Well, I had the time today to swap out the 670cfm SA for a 770cfm SA. It has the stock 72 primary jets and stock plain silver secondary spring. I changed the discharge nozzle from a .025 to a .031 and changed the PV from a 6.5 to a 8.5 because as stated before, it has 15 to 19 inches of vacuum at cruise. Also, I changed pump cam to black and am using the #2 hole. It's running real nice except for a slight hesitation when stomping the pedal in drive from a stop. As for fuel mileage goes, I'll have to check it another day and let you know the results. Thanks again for your advice and the advice from others.
You do know if your looking to save fuel, you need to lower your power valve right. The power valve is design as an fuel enrichment circuit to assist the primary jets. So if your trying to save on gas, you want to run one as low as possible without hesitation. So your cruising down the road and step into the pedal just a little and vacuum falls to say 7.5 your 8.5 opened up and gave more fuel to your engine when you may not need it yet. Now if you had the 6.5 power valve it would have stayed shut and you would save fuel.
You just can't willy-nilly changes. Like taking the .025 nozzle off for .031 ( so let's dump more fuel down the carb) and throwing on the smallest black cam ( well let's try and reduce the fuel I'm dumping down the carb). what the hell are you doing?. These are all willy-nilly moves.
I understand you switched carbs because of one person saying so. But understand this, you exchanged velocity for a bigger carb that has a slower velocity speed which requires more fuel to cover the stumble issue. You have a bigger hole, now it requires more fuel to cover.
I understand the guys thinking to get the blades to close some to get closer to idle circuit, in this case it really don't matter, both carbs will be running on main jets at 3200 rpms. carb with smallest jets uses less fuel ( hello this is easiest to understand)
You would be best served going back to the smaller carb, your already ahead of the game running small primary jets, you lean out the idle as lean as possible you can live with. Run the smallest nozzle and smallest accel. cam and the lowest power valve.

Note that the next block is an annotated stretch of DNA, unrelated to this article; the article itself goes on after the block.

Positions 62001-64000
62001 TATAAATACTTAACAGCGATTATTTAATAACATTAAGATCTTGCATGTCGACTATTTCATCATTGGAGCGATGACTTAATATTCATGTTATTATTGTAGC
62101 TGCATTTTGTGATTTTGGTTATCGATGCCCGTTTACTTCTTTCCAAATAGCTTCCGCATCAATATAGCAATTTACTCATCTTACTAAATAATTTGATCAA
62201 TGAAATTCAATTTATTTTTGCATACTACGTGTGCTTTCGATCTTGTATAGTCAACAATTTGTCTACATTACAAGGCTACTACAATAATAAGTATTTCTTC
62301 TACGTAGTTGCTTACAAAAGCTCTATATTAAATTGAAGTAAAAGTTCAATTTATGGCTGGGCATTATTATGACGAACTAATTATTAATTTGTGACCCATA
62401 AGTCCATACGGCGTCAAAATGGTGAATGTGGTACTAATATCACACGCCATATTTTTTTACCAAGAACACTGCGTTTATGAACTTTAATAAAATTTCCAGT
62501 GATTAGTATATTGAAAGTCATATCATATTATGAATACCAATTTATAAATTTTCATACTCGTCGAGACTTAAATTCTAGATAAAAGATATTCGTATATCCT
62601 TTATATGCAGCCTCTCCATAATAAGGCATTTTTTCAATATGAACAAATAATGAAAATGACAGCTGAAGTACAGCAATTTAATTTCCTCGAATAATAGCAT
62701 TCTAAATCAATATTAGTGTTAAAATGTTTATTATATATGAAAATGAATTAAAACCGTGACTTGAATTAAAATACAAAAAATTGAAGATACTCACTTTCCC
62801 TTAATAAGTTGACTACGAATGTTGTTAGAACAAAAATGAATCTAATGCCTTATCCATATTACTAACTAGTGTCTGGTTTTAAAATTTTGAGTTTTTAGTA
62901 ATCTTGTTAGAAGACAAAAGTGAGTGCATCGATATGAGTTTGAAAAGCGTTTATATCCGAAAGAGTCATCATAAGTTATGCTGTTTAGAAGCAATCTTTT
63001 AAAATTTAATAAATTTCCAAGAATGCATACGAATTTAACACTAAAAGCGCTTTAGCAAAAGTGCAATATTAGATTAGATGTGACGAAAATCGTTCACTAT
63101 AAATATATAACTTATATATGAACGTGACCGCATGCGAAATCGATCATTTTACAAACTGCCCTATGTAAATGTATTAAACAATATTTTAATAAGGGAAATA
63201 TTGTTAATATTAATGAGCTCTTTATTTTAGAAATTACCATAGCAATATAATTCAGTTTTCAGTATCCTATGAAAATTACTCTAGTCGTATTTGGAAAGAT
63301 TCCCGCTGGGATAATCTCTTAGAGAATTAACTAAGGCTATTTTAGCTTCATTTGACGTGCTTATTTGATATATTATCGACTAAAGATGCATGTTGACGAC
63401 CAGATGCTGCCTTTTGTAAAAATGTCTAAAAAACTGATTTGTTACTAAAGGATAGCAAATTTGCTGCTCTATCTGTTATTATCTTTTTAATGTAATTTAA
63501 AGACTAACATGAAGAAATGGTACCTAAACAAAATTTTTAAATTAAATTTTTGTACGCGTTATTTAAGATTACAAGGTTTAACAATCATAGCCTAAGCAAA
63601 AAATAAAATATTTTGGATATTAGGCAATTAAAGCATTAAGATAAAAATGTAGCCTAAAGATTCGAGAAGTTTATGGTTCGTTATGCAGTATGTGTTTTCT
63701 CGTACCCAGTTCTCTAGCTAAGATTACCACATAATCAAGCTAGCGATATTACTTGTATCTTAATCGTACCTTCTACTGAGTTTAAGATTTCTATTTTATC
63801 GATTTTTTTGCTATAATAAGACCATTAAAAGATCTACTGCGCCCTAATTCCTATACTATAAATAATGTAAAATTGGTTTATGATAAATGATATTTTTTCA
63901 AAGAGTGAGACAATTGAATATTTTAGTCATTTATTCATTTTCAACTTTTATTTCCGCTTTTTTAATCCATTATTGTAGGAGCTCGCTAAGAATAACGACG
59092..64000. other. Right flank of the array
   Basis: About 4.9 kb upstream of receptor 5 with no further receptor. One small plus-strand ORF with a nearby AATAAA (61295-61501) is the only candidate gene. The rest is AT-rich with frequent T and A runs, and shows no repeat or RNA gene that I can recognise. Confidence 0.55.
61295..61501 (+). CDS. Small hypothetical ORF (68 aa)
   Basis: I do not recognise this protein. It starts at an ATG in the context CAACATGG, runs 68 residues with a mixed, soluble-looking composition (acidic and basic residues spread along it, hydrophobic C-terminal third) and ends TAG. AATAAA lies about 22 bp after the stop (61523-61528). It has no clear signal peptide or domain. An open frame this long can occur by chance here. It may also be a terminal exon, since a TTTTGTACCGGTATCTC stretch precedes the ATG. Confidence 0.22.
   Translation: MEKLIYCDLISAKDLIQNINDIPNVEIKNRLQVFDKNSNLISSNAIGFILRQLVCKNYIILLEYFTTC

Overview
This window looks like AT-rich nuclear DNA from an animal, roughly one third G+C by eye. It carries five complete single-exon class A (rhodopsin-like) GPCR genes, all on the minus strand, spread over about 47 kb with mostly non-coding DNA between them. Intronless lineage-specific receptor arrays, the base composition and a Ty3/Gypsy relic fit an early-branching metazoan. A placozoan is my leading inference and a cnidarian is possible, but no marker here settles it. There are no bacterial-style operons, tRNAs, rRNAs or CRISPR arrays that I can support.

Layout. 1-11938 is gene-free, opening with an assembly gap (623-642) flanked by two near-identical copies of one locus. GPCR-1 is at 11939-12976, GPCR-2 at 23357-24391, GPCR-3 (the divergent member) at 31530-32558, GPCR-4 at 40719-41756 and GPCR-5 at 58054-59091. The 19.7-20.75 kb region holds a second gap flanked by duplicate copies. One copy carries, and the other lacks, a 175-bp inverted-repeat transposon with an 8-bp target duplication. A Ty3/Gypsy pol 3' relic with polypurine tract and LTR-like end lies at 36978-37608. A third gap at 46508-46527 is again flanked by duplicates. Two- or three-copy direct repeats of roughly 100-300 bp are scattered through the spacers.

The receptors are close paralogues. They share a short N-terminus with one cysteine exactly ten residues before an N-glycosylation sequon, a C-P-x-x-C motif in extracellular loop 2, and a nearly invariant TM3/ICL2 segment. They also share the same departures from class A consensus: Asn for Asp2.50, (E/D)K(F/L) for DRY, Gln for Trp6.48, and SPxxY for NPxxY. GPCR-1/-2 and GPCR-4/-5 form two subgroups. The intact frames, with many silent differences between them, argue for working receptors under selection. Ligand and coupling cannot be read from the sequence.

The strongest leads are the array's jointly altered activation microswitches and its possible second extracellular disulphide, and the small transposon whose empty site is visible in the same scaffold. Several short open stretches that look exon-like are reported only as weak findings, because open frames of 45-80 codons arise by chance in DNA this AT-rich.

Did you know when your rpm are below 2200 to 2300 rpm your just on your idle circuit, so your gas mileage is influenced by your idle mixture screws, so you want those as lean as possible.
Did you also know when your on your idle circuit which is below the 2200 to 2300 rpm mark, your power valve has no function what so ever. Your power valve can be open or shut at idle, don't matter, your not drawing any fuel from PVCR until the main jets are pulling fuel. So in simple terms, when your main jets are pulling fuel from the fuel bowl only then the power valve has any function.
SOAP BOX TIME
All of you in the hotrod world still believe that power valve works during idle. Example- my engine idles with 4.5 inches of vacuum I must run a power valve below that like a 2.5, what B.S.!, Your power valve channel restrictors can only draw fuel when the main jets are drawing fuel. Are your main jets drawing fuel during idle or just driving around under 2300 rpm- NO!
The power valve is nothing more then another set of holes to add to the main jets. So instead of running a 90 jet in the primary you get to run a 75 jet and when vacuum falls under the power valve setting during ACCELERATION it will become active to boost the main jets. You don't want your extra fuel to come on at 2.5 inches of vacuum, what the hell, when you step on the gas hard you want the extra fuel now, not near zero vacuum, this causes lean spots and dead spots everyone trys to cover up with more squirter. OMG!
So if your big azz engine idles with 4.5"hg and it cruises with 12"hg you probably want like a 10.5" power valve, so as soon as you step on the loud pedal you got all the fuel needed now. Maybe thinking about gas mileage maybe an 6.5"hg power valve.
But why in the hell would you want to wait til your vacuum dropped down to 2.5" before assisting your jets? So many of you think this way because you all don't understand what's going on.
And if you still can't wrap your mind around all this, ever heard of the folks blocking off the power valve? What happens when you do this? You have to up the jets about 10 numbers right? Has a light bulb come on yet? Block the power valve you have to jet up- you jet up because the power valve assist the jets. You block the power valve off and this takes away the pvcr holes that aid the jets. Getting it yet? Power valve and jets work together.
Power valve has nothing to do with idle circuit guys, never did never will, argue all you want, you block off the power valve, are you *ucking with your your idle circuit? NO!
So when it comes to power valve, you pick it based on what your trying to do, mileage as late as possible without stumble, horsepower soon as possible, a drag car you pick it based off your starting line rpm launch vacuum- you stage your car say up against the brake and it read 12"hg at 3000 rpm, then you probably want the 10.5" power valve. Maybe same car you got 8.5" during stage and you have a 10.5 in your carb, that's fine, power valve is open and you getting all the fuel your carb can give at launch. but if you had a 2.5 you probably have a dead spot and your waiting for that fuel on launch.
OFF MY SOAP BOX
With the smaller carb you have a smaller hole to cover under rapid pedal changes ( you just figured this out, your bigger carbs has a stumble) , so this should allow the black cam and a .025 squirter to reduce fuel usage yet.
Do what you want, but please understand the changes you make and what it effects.